|LQ-Net (Zhang et al., 2018)||90.2||91.6||-|
|PACT+SAWB+fpsc (Choi et al., 2018a)||90.5||-||-|
|APoT quantization (Ours)||91.0||92.2||92.3|
|PACT+SAWB+fpsc (Choi et al., 2018a)||92.5||-||-|
|APoT quantization (Ours)||92.9||93.9||94.0|
4.2 Evaluation on CIFAR10
We quantize ResNet-20 and ResNet-56 (He et al., 2016) on CIFAR10 for evaluation. Again, we adopt progressive initialization and choose the quantization bit as 2, 3 and 5. More implementations and the test error curves can be found in the Appendix.
Table. 1 summarizes the accuracy of our APoT in comparison with baselines. For 3 bit and 5 bit models, APoT quantization surpasses the full precision accuracy by 0.6 to 0.7%. It is worthwhile to note that all state-of-the-arts methods in the table use 4 levels to quantize weights into 2 bits. Our model only employs ternary weights for 2-bit representation and still achieves the highest accuracy.
4.3 Revisiting Quantization Error
Typically, quantization error is defined as the mean squared error between weights and and before and after quantization respectively. The quantization error can be viewed as a sum of clipping error and projection error, defined as
Previous methods (Zhang et al., 2018; Cai et al., 2017) seek to minimize the quantization error (i.e. ) to obtain the optimal clipping threshold, while RCF is directly optimized by the final training loss to balance projection error and clipping error. We compare the Quantization Error Minimization (QEM) method with our RCF on the quantized ResNet-18 model. Figure 4 gives an overview of the clipping error and projection error using RCF or QEM. For the 5-bit quantized model, RCF has a much higher quantization error. The projection error obtained by RCF is lower than QEM and QEM significantly reduces the clipping error. Based on the truth that RCF has better final accuracy, we can infer that projection error has a higher priority in RCF. When quantizing to 3-bit, the clipping error in RCF still exceeds QEM except for the first quantized layer. This means RCF can identify whether the projection is more important than the clipping over different layers and bit-width. Generally, the insight behind is that simply minimizing the quantization error may not be the best choice and it is more direct to optimize threshold with respect to training loss.
4.4 Quantizer Comparison
|Bit-width||5 / 5||3 / 3|
Since other quantization methods do not use RCF or normalization on weights, the effectiveness of our APoT quantization is not well evaluated. Hence we implement our algorithm with different quantization levels while keeping other settings unchanged. For 5 bit quantized models, we evaluate uniform quantization, APoT quantization, and the vanilla PoT quantization. As for 3 bit, APoT resembles PoT, therefore we evaluate APoT quantization and uniform quantization. Table 2 shows the Top-1 accuracy of ResNet-18 on ImageNet with the above quantization methods. For both 3-bit and 5-bit setting, APoT achieves higher accuracy than uniform quantization as well as higher hardware efficiency.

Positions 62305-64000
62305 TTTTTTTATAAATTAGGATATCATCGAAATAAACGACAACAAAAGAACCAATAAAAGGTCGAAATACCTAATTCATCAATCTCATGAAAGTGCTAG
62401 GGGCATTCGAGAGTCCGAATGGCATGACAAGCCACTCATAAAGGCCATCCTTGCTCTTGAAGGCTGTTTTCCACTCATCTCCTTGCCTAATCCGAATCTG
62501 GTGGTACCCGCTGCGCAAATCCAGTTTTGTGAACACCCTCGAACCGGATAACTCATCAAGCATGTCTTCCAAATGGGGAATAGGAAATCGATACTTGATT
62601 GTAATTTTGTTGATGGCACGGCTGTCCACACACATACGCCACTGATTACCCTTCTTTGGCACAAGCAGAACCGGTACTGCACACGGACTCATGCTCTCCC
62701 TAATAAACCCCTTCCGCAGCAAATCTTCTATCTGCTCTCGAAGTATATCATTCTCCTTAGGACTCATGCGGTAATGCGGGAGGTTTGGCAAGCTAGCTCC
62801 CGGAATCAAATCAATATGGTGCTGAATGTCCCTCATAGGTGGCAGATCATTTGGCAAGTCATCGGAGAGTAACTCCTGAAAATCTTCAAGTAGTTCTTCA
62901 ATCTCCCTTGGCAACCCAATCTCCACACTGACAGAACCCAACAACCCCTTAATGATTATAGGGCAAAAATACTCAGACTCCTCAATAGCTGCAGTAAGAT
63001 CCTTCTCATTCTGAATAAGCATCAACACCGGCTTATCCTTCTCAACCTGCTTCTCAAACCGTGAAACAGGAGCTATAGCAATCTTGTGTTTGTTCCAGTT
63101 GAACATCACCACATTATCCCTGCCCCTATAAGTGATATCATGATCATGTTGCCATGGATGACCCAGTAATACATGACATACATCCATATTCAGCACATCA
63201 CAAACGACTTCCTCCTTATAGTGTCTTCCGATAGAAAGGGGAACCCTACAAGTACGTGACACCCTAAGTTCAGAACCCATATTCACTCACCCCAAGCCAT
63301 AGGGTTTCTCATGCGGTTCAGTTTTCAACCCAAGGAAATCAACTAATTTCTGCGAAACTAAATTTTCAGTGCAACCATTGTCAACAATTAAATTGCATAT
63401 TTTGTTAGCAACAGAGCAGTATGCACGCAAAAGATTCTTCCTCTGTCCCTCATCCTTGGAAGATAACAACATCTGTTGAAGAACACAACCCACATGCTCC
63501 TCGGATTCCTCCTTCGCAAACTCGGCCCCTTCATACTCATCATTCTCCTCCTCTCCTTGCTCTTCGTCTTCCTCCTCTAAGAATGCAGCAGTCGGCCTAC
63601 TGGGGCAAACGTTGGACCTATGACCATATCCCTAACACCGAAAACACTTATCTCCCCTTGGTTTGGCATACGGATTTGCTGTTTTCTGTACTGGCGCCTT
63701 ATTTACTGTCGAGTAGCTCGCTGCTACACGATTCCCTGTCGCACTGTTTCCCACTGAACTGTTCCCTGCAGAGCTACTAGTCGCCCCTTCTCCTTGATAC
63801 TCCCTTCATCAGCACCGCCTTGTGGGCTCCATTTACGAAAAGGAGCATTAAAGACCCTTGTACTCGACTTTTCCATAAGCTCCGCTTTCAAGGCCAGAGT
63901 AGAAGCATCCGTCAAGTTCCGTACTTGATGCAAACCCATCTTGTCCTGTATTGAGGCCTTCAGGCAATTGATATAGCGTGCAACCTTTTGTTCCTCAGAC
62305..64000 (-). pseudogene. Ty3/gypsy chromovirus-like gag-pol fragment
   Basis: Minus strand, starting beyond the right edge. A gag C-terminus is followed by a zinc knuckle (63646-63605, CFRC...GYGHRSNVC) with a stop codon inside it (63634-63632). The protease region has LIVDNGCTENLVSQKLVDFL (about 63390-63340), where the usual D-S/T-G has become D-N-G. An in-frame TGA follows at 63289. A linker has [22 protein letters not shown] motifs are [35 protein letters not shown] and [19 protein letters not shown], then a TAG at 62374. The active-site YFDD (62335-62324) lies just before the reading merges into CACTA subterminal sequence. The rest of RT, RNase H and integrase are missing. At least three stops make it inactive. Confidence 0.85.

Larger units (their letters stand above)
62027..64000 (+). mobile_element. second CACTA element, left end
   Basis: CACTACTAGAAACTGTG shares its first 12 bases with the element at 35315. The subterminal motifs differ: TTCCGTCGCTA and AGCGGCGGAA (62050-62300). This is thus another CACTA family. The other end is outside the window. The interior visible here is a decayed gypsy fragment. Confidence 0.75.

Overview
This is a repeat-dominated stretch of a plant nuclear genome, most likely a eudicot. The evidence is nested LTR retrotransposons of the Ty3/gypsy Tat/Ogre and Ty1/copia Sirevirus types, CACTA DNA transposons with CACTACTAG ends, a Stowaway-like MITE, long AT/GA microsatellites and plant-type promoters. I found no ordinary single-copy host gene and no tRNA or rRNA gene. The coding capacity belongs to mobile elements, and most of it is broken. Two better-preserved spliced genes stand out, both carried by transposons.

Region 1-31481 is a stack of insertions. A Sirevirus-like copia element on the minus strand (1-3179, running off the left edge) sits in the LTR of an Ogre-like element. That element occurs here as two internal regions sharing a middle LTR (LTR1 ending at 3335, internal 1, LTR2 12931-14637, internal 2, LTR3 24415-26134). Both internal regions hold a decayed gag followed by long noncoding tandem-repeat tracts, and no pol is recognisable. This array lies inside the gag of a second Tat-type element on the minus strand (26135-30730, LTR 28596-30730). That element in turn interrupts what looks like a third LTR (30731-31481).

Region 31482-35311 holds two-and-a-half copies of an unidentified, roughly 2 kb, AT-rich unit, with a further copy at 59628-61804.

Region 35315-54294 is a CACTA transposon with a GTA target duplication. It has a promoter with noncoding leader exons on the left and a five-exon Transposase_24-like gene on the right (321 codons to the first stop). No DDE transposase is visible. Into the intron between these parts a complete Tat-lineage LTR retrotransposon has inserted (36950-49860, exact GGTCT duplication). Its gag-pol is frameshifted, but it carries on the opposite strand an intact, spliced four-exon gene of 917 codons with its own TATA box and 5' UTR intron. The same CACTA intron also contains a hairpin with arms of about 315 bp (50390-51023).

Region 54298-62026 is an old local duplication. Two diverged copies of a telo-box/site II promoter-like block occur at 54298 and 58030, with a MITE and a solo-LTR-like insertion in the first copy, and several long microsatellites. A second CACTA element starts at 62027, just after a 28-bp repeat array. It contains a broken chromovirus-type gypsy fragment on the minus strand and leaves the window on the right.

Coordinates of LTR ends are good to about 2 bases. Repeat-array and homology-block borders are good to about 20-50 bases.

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Appendix A How Does Normalization Help Quantization
In this section, we show some experimental results to illustrate the effect of our weights normalization in quantization neural networks.
a.1 Weights Distribution
We visualize the density distribution of weights before normalization and after normalization during training to demonstrate its effectiveness.
Figure 4(a) demonstrates the density distribution of the fifth layer of the 5-bit quantized ResNet-18, from which we can see that the density of the unnormalized weights could be extensive high in the centered area. Such distribution indicates that even a tiny change of clipping threshold would bring a significant effect on clipping when is small, as shown in Figure 1(a). , which means a small learning rate for is needed. However, if the learning rate is too small, the change of cannot follow the change of weights distribution because weights are also updated according to Figure 4(a). Thus it is unfavorable to train the clipping threshold for unnormalized weights, while Figure 4(b) shows that the normalized weights can have a stable distribution. Furthermore, the dashed line in the figure indicates usually do not have zero mean, which may not utilize the symmetric design of quantization levels.
a.2 Training Behavior